Named By: Traquair - 1836?
Classification: Chordata, Osteichthyes, Sarcopterygii, Tetrapodomorpha, Rhizodontida, Rhizodontidae.
Species: R. gracilis, R. hibberti, R. ornatus.
Size: Possibly as much as 6 to 7 meters long.
Known locations: Ireland (Republic of, and Northern) and Scotland.
Time period: Bashkirian to Gzhelian of the Carboniferous.
Fossil representation: Several individuals but usually only of partial remains.
is the type genus of the Rhizodontida, a fairly large group of
lobe-finned fishes, many genera of which are known from deposits in
Australia. Most remains of Rhizodus however are
known from Ireland
and Scotland, though some reports suggest that Rhizodus
also been active in North America as well, something that is
plausible given that North America and Europe were not separated by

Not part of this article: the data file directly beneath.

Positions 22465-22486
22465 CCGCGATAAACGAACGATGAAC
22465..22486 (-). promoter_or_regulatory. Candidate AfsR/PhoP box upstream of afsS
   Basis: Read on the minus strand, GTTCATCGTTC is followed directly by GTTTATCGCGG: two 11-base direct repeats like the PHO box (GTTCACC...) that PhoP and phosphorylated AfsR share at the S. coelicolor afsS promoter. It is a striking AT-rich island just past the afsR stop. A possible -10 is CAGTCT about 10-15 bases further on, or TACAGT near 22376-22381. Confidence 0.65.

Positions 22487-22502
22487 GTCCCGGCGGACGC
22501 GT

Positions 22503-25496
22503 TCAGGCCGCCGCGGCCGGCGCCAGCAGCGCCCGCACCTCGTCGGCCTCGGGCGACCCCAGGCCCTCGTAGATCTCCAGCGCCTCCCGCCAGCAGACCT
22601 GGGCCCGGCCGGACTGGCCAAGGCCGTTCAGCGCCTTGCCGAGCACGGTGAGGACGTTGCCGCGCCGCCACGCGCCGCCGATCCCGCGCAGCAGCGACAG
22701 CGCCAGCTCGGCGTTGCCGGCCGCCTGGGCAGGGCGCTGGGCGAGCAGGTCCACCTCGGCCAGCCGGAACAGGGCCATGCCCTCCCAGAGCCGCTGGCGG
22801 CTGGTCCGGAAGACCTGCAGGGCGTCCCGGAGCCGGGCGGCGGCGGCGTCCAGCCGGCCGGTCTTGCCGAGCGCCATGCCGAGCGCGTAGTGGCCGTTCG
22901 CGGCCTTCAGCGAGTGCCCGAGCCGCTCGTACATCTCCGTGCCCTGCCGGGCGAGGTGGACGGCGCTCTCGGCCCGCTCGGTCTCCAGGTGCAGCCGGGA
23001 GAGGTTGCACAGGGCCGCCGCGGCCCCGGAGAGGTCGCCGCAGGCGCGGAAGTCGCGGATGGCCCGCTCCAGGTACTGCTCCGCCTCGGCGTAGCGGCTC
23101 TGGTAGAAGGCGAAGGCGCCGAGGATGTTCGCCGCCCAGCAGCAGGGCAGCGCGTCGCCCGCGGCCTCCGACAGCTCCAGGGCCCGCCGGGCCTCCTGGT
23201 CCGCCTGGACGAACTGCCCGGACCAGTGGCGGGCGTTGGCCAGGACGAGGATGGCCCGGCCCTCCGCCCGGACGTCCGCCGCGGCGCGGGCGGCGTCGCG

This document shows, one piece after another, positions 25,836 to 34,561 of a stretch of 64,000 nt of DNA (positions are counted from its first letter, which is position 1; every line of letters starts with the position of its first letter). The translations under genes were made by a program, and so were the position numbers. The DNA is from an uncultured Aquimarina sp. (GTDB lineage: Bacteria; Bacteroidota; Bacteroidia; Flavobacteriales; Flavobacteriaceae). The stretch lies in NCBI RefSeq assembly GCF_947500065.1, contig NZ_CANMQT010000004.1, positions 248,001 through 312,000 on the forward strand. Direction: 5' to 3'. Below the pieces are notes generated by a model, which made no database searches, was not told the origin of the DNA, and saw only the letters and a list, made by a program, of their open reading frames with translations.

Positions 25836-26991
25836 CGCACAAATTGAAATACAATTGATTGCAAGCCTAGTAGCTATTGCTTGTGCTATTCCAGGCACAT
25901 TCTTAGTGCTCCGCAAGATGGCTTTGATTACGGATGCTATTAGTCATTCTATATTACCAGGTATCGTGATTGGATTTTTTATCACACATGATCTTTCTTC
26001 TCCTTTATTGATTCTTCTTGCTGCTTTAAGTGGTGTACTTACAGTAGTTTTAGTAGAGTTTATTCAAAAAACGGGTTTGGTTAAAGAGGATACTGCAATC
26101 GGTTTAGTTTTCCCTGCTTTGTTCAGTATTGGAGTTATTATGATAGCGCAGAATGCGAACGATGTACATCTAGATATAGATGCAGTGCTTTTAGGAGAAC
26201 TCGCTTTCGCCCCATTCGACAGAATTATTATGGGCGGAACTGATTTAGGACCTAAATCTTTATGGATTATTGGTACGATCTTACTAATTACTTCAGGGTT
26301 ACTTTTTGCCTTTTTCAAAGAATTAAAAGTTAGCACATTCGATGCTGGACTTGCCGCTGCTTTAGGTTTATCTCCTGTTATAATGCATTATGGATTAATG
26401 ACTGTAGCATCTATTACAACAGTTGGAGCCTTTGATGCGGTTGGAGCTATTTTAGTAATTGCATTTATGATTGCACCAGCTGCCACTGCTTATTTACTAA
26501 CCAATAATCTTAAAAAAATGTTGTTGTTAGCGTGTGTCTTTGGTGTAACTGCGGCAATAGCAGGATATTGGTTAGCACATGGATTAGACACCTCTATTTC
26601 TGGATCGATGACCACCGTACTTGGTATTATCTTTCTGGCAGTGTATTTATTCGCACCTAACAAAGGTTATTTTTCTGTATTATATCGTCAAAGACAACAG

the Atlantic during the Carboniferous.
Out of all of the rhizodonts, Rhizodus seems to have been the largest of the group. A single jaw of Rhizodus has been measured at just a little under one meter long, indicating that the individual it belonged to would have been six, possibly as much as seven meters long. This means that Rhizodus might have even been just a bit longer than the largest recorded Great White shark (Carcharodon carcharias) which was accurately measured at just a bit over six meters long. The teeth of Rhizodus were also long and fang-like, and as much as twenty-two centimetres long. These teeth and large physical size suggest that Rhizodus were apex predators that hunted other large fish, primitive sharks and probably even temnospondyl amphibians.
- On the structure of the lower jaw in Rhizodopsis and Rhizodus - R. H. Traquair.